After a protracted battle against gay marriage, the state of Kansas has finally conceded defeat.
However, the state’s Republican governor, Sam Brownback, also today signed a ‘religious freedom’ executive order that will prohibit the state government from taking action against an ‘individual clergy’, ‘religious leader’, or ‘religious organization’ that does not want to “participate” in same-sex marriages.
KCUR’s Peggy Lowe broke the story of the state’s caving on same-sex marriage.
More than a week after #SUPCO decision, Kansas Gov. Brownback OKs state agencies to give marriage benefits to same-sex partners. @kcur
— PeggyLowe (@peggyllowe) July 7, 2015
After more than a week of saying his office was reviewing the decision, Brownback quietly allowed agencies on Monday to do things like place state workers’ spouses on health care plans.
Eileen Hawley, Brownback’s spokeswoman, on Tuesday downplayed the move, saying it wasn’t a “directive” from the governor’s office. They had been undergoing “a thoughtful process” to comply with the June 26 high court ruling, she said.
“We are a nation of laws and we will comply with the laws of the nation,” Hawley said.
The news came to light when the Wichita Eagle reported that a Johnson County lesbian couple were allowed to change their names on their drivers’ licenses, a process that goes through the Department of Revenue.
Revenue spokeswoman Jeannine Koranda confirmed Tuesday that the agency was allowing the changes to drivers’ licenses, if the couple has a marriage certificate. Just one couple had taken advantage of the new policy, she said, and the Wichita Eagle reported the new licenses were issued to a Johnson County lesbian couple.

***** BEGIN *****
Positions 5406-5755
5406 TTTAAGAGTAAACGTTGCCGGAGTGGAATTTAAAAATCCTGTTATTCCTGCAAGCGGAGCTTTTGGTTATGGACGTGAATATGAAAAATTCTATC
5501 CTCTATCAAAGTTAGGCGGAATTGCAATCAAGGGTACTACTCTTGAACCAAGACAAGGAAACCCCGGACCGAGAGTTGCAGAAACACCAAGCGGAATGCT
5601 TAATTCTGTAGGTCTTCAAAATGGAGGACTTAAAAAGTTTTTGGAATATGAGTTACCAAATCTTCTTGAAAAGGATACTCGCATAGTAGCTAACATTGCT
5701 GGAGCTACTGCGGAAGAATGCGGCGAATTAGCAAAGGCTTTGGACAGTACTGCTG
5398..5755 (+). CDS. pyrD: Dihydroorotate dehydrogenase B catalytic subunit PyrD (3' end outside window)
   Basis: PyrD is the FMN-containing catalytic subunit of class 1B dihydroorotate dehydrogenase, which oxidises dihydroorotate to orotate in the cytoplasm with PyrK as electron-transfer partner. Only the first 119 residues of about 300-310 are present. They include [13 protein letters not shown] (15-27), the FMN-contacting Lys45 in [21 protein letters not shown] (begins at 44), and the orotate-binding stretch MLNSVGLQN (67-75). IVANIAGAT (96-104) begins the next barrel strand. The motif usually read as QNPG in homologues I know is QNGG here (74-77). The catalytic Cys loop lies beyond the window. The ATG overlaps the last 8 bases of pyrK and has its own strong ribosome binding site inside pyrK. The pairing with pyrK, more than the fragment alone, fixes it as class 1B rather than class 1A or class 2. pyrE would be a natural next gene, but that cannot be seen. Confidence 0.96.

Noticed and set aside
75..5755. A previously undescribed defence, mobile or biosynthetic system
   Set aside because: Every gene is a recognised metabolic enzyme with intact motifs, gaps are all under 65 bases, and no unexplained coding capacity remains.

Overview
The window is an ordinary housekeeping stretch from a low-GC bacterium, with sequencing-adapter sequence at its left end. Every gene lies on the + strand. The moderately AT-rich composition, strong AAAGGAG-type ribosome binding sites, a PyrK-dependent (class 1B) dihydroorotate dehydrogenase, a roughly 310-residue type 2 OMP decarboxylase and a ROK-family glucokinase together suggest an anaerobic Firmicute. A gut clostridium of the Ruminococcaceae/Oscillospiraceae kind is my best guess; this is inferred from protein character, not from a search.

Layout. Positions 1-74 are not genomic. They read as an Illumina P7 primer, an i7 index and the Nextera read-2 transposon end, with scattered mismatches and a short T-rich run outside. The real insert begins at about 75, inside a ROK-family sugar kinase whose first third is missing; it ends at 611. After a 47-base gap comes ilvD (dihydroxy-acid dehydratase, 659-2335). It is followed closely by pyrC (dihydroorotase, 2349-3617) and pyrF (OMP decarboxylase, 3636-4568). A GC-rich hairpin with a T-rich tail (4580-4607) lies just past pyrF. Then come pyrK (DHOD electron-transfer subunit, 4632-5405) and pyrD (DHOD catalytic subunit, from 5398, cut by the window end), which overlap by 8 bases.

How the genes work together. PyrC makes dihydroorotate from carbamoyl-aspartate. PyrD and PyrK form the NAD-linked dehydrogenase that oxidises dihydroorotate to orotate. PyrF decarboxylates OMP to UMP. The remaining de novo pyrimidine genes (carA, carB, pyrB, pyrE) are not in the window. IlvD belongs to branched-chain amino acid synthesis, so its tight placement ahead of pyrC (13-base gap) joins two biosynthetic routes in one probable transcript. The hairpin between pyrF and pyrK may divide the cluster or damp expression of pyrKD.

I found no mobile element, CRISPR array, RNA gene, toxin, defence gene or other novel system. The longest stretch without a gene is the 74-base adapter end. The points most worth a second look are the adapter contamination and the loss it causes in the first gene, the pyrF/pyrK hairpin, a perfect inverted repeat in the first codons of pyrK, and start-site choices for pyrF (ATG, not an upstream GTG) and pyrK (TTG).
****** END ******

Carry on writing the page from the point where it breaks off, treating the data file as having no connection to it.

Officials also were working on other policies in the department, such as couples’ joint filing of personal taxes, Koranda said.
“It’s a significant task,” she said.
As for Brownback’s ‘religious freedom’ executive order, Brownback’s office released a statement saying,
The Executive Order recognizes that the protection of religious liberty from government infringement is a fundamental state interest and complements the protections of the First Amendment of the U.S. Constitution and Section Seven of the Bill of Rights of the Kansas Constitution. EO 15-05 prohibits state government from taking any discriminatory action against any “individual clergy or religious leader,” or any “religious organization” that chooses not to participate in a marriage that is inconsistent with its sincerely held religious belief or moral conviction that marriage is or should be recognized as the union of one man and one woman.
In his statement, Brownback made sure to mention that he disagrees with the Supreme Court’s ruling:
“We have a duty to govern and to govern in accordance with the Constitution as it has been determined by the Supreme Court decision. We also recognize that religious liberty is at the heart of who we are as Kansans and Americans, and should be protected.
“The Kansas Bill of Rights affirms the right to worship according to ‘dictates of conscience’ and further protects against any infringement of that right. Today’s Executive Order protects Kansas clergy and religious organizations from being forced to participate in activities that violate their sincerely and deeply held beliefs.
“While we disagree with the decision of the Supreme Court, it is important that all Kansans be treated with the respect and dignity they deserve.”